|Founded||October 21, 1994by the Spelling Entertainment Group|
Big Ticket Television, Inc. (also known as Big Ticket Entertainment and Big Ticket Pictures) is an Emmy Award-winning American production company. Big Ticket is a subsidiary of CBS Studios (formerly CBS Paramount Television and CBS Television Studios), a division of Paramount Global. It is best known for producing the syndicated mainstay Judge Judy from 1996 to 2021.
The company was launched on October 21, 1994 under the Spelling Entertainment Group, who named former Warner Bros. Television and Spelling Television executive Larry Lyttle to run the division. Lyttle wanted to name the company as Blockbuster Television, named after its parent company Blockbuster, Inc., but Viacom opposed the idea due to the chain's fate being unclear. Viacom by that time owned Blockbuster Inc. and its 67% stake in Spelling Entertainment Group since September 29. Lyttle chose the name "Big Ticket" by driving by a Blockbuster store and noting Blockbuster's "big ticket" logo. Big Ticket was created primarily as an outlet for non-drama TV series from Spelling, which was largely known for hit dramas at that time. All of its programming was distributed by Spelling's syndication arm, Worldvision Enterprises, until Worldvision was folded into Paramount Domestic Television, later CBS Television Distribution, and now CBS Media Ventures.
In 1999, Spelling Entertainment was bought out by Viacom Productions, resulting in Paramount Domestic Television (which Viacom had owned since its 1994 acquisition of Paramount Pictures) becoming Big Ticket's distributor in June 1999. On June 29, 2003, Paramount Television combined Big Ticket Television's production operations with its network and syndication outputs after Lyttle left before his final year was over. In 2006, PDT became CBS Paramount Domestic Television and later CBS Media Ventures (formerly CBS Television Distribution) in 2007.
Bruce Kerner and Mark Johnson worked on shows produced by Big Ticket from 1995 to 2002 when Night Stand with Dick Dietrick premiered, Johnson also worked on Wolf Lake, Kerner also worked on The Terminator directed by James Cameron and starring Arnold Schwarzenegger.
From 2002 to 2004, Big Ticket produced The Jamie Kennedy Experiment for The WB created by Mad TV creators Fax Bahr and Adam Small & starring Blockbuster Entertainment Award winner Jamie Kennedy who is best known for playing Randy Meeks in the Scream franchise. The Jamie Kennedy Experiment was also a co-production with Warner Bros. Television Larry Lyttle also worked at Warner Bros. Television Studios before joining Spelling Television and running Big Ticket Television.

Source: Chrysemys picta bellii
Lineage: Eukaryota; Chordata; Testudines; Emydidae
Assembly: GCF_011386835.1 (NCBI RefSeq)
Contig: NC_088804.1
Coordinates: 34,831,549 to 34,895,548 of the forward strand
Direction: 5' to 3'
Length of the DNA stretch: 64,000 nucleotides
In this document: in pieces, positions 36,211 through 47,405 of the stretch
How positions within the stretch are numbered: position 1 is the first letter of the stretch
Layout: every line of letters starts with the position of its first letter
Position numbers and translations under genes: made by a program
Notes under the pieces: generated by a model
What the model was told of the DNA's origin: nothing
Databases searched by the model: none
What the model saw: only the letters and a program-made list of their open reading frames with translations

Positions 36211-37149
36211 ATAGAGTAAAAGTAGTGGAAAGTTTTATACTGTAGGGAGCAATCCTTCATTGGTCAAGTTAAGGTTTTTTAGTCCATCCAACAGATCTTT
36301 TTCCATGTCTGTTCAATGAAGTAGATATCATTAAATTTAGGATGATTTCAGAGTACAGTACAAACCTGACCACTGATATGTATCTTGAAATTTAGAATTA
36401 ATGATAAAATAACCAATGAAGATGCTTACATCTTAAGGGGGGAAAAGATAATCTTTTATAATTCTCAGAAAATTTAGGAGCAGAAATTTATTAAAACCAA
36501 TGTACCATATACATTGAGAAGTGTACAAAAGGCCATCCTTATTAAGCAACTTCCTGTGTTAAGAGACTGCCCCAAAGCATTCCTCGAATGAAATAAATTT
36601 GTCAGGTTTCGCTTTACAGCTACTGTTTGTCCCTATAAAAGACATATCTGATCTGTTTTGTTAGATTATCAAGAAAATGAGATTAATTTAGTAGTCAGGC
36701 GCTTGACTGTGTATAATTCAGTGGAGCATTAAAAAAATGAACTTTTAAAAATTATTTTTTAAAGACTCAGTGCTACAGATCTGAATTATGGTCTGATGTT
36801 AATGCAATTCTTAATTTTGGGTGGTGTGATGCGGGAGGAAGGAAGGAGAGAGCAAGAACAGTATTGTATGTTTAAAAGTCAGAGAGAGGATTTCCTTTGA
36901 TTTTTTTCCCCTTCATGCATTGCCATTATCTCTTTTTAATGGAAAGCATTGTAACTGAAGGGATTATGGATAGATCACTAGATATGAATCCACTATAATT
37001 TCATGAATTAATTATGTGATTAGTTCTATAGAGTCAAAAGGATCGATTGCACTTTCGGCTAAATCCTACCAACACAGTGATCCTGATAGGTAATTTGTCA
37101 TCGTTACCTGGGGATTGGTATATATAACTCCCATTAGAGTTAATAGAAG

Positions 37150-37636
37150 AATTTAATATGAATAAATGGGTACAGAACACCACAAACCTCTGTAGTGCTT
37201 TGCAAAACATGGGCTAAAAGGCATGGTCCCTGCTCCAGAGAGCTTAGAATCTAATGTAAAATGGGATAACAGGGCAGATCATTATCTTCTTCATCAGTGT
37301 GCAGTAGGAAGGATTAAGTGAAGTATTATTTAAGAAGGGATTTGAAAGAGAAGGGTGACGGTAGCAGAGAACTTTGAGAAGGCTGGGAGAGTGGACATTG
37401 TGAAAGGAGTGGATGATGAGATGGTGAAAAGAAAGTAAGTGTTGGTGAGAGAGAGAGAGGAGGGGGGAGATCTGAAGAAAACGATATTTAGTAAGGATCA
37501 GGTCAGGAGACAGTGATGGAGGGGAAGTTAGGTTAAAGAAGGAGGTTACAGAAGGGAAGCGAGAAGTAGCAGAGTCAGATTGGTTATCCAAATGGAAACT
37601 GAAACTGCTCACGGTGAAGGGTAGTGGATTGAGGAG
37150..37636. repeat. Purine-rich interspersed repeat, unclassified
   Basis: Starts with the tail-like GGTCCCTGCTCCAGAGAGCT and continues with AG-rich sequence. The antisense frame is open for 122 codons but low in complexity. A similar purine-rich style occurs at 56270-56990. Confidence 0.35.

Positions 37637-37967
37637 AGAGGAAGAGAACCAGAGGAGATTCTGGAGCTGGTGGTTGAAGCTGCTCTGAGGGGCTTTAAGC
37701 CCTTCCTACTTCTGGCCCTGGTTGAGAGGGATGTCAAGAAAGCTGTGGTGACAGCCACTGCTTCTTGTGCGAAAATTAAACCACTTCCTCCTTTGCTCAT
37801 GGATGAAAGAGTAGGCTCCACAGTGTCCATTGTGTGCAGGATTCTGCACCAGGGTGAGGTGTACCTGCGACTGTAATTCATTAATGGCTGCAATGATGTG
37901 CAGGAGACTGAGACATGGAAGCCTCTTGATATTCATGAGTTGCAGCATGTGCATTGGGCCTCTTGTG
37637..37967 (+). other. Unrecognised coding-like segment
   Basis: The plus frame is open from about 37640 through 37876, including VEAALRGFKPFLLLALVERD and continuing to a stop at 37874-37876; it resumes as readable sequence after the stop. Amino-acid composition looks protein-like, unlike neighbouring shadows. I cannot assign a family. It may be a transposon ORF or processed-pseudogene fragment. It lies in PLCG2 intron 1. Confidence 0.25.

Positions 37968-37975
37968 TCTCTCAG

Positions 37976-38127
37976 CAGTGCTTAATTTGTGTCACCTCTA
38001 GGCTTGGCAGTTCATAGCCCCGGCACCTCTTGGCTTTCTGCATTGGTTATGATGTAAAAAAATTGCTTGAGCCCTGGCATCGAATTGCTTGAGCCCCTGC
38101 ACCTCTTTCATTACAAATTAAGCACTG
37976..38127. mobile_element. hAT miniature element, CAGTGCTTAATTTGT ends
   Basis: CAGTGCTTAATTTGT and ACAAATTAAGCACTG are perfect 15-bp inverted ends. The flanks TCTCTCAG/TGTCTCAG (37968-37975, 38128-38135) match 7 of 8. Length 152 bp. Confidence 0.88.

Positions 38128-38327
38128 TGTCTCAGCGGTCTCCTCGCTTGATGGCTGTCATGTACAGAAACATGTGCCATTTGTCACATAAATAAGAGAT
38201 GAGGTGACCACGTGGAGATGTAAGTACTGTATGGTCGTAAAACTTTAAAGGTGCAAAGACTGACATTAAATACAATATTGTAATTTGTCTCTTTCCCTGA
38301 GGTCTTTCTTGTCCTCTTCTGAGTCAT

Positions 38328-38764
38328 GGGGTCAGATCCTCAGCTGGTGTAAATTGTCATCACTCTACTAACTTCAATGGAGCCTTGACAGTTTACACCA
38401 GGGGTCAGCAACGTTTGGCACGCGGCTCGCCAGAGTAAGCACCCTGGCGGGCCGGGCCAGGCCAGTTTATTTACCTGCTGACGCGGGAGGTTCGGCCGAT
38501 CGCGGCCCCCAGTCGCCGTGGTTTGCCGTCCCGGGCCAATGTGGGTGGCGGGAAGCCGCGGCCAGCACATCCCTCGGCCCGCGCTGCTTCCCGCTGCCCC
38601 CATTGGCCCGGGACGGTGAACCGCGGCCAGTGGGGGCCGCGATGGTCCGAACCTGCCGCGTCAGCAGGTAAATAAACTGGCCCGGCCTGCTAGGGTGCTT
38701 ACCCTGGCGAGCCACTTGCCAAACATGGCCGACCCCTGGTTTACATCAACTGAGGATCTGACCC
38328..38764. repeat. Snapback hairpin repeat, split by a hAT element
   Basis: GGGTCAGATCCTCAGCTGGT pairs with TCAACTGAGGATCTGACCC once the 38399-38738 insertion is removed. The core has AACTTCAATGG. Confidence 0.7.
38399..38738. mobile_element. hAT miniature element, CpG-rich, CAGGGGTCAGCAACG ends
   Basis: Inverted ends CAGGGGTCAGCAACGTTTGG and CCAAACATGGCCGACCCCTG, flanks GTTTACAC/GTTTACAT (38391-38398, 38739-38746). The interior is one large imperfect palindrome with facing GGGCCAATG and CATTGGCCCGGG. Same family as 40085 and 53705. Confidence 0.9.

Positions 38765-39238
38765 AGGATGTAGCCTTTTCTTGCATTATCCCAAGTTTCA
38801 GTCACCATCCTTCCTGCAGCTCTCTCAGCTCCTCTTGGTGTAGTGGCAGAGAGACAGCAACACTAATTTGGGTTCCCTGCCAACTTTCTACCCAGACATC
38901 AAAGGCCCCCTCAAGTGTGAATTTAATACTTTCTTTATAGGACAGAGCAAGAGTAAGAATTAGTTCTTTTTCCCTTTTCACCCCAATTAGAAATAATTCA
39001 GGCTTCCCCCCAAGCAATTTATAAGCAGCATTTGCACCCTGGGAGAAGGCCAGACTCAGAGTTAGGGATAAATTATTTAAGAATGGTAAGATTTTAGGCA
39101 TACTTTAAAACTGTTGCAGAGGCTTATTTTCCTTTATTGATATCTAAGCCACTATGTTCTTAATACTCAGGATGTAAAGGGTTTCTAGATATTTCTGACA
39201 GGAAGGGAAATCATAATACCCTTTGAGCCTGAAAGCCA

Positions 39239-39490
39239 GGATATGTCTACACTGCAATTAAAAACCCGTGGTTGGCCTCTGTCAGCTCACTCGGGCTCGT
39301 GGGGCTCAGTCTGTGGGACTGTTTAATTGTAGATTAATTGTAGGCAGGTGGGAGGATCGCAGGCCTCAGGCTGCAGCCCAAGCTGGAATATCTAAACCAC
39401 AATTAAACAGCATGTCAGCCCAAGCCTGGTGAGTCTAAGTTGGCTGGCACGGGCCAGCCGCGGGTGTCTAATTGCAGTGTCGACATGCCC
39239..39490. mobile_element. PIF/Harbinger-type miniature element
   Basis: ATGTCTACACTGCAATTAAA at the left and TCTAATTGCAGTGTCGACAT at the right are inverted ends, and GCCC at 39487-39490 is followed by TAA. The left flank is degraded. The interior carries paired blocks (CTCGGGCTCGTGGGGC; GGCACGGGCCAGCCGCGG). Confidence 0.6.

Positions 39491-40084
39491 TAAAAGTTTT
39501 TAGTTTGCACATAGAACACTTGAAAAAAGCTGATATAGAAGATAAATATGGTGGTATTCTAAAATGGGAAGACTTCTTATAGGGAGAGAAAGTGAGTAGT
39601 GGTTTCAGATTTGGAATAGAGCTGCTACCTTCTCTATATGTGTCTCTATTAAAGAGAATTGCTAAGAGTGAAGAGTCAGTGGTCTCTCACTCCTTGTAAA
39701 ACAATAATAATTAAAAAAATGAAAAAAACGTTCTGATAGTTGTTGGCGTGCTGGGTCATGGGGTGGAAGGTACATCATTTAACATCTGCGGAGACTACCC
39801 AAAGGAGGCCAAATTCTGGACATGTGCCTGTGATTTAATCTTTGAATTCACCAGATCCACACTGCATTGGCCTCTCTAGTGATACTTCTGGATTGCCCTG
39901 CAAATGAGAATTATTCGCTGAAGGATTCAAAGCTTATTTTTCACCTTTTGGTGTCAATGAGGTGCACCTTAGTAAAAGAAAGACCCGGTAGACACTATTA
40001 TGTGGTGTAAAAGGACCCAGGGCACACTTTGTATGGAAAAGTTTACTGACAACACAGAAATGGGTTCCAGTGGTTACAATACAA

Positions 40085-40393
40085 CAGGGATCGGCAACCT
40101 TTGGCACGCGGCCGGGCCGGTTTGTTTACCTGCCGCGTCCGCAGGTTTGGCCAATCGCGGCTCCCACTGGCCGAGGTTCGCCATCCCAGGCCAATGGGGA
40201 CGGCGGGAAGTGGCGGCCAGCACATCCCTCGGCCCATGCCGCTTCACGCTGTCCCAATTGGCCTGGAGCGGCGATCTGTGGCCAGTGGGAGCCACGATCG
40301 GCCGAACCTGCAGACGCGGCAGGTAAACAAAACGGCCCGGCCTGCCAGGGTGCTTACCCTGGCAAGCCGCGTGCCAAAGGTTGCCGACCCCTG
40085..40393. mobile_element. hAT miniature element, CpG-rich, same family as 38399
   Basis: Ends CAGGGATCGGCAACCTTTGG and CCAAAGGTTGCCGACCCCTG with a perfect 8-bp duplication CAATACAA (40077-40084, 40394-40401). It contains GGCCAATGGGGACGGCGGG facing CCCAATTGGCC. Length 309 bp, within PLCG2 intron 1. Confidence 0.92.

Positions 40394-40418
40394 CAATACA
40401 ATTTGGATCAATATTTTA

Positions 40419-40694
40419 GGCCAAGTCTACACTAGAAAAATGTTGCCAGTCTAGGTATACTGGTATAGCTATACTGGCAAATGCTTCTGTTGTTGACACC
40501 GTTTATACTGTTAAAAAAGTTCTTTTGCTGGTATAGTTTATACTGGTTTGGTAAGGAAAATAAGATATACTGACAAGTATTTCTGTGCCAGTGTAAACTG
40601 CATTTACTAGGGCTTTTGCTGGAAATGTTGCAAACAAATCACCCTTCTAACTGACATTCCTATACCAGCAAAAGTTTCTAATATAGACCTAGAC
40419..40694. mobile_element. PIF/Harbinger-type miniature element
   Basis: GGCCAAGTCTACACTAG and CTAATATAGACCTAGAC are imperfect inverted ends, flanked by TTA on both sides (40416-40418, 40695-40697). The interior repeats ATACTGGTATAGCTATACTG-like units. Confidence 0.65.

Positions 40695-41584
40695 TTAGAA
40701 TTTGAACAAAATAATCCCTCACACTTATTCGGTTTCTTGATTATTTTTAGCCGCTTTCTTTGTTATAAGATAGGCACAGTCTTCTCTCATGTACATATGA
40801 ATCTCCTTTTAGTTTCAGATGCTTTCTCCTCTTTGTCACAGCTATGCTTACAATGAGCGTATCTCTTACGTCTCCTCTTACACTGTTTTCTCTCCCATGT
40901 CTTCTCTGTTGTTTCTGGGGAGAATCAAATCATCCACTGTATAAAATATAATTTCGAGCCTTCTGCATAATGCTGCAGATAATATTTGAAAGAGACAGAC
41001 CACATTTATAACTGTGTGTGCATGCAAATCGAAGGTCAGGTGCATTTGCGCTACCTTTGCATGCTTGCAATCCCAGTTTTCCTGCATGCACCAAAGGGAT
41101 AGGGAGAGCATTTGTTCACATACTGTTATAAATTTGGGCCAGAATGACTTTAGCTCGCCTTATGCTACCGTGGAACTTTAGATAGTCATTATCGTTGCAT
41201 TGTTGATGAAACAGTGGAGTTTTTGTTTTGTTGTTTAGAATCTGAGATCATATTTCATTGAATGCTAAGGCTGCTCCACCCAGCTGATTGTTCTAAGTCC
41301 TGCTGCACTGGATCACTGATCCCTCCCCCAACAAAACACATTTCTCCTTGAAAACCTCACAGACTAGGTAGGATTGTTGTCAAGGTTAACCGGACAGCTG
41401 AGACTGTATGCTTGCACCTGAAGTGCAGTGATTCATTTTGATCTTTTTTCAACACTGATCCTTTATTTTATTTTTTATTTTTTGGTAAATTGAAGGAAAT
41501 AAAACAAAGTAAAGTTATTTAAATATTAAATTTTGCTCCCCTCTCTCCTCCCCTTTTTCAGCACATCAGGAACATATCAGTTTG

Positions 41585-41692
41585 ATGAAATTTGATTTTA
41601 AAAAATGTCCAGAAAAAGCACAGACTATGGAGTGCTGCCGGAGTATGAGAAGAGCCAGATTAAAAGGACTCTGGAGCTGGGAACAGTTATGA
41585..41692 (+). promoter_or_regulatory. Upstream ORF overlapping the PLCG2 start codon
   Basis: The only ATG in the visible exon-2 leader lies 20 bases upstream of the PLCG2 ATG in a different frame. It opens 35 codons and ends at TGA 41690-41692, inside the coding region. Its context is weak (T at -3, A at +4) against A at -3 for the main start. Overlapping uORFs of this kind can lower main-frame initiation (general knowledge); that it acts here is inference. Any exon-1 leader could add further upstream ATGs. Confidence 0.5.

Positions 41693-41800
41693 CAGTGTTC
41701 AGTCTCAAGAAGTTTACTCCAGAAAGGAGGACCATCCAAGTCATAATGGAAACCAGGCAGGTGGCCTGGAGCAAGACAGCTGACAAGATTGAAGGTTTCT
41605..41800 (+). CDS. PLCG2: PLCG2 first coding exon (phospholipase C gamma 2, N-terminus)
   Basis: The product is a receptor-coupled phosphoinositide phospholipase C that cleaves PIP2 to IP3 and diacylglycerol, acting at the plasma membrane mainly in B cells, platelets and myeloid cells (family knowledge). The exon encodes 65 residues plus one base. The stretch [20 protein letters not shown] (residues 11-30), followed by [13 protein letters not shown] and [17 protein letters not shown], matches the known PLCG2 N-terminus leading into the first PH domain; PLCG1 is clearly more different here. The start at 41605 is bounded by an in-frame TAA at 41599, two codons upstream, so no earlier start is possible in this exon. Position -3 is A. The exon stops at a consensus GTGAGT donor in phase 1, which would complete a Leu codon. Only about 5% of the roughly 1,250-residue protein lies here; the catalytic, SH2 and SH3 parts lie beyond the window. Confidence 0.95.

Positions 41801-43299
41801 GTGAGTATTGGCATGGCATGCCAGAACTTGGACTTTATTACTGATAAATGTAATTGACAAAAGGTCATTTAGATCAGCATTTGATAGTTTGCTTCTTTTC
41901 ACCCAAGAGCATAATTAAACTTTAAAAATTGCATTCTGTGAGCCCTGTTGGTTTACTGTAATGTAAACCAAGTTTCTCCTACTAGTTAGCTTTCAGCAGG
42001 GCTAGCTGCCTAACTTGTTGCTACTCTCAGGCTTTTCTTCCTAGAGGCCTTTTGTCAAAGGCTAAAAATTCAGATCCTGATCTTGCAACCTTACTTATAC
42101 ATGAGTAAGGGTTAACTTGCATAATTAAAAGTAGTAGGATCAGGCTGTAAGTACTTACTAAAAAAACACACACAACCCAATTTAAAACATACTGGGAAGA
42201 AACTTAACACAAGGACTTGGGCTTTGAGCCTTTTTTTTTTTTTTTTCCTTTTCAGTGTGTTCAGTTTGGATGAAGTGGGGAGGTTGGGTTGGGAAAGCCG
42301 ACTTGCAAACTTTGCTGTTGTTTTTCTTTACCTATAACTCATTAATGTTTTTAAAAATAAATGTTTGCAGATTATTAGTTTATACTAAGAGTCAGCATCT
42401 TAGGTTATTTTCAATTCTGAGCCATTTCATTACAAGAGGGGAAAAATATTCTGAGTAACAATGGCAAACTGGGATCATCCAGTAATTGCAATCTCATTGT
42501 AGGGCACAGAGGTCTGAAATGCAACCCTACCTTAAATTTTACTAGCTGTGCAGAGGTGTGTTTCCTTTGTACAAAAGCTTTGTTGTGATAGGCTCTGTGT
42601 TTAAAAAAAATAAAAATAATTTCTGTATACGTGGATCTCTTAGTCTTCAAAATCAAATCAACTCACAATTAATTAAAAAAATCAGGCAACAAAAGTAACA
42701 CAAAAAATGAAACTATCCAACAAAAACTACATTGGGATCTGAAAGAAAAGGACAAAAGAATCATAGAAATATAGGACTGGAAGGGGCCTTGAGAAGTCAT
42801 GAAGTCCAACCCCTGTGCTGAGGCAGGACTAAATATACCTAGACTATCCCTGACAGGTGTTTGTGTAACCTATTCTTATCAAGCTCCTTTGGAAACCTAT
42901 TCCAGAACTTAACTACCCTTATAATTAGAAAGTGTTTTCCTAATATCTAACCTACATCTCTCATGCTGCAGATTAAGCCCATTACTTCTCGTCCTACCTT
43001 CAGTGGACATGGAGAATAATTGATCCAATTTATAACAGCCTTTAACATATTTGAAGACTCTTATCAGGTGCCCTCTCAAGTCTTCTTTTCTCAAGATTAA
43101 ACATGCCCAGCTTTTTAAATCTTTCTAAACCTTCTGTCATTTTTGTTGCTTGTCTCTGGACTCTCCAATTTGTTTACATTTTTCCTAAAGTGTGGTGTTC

Big Ticket's most widely viewed productions are the courtroom series Judge Judy (ended in 2021) and Judge Joe Brown (ended in 2013), with the former debuting in 1996 and the latter in 1998. This left Judge Judy as the company's only program in the 2013-14 television season, although most of the production is done by CBS as the company has been largely a figurehead organization since the CBS takeover of Viacom's television unit. In Fall 2014, Big Ticket also began to produce the three-judge court show Hot Bench, which is created and executive-produced by Judge Judy Sheindlin through her own production company, Queen Bee Productions.
Big Ticket also produced the sitcom Moesha, its spin-off The Parkers and the stop-motion animated comedy Gary & Mike for UPN, the dramas Hack created by David Koepp & starring David Morse and Wolf Lake created by John Leekly & starring Lou Diamond Phillips for CBS (only five episodes of the latter aired on CBS before cancellation, but all nine were shown on UPN), and the talk show parody Night Stand with Dick Dietrick for syndication. For the second (and final) season of the court series Swift Justice, Big Ticket became the production company after the series moved from Atlanta to Los Angeles and shared a studio with Judge Judy and Judge Joe Brown. The company's most recent production is The Drew Barrymore Show, which launched on September 14, 2020. As of the 2021–22 television season, Hot Bench and The Drew Barrymore Show are the only programs produced by the company that are still in production.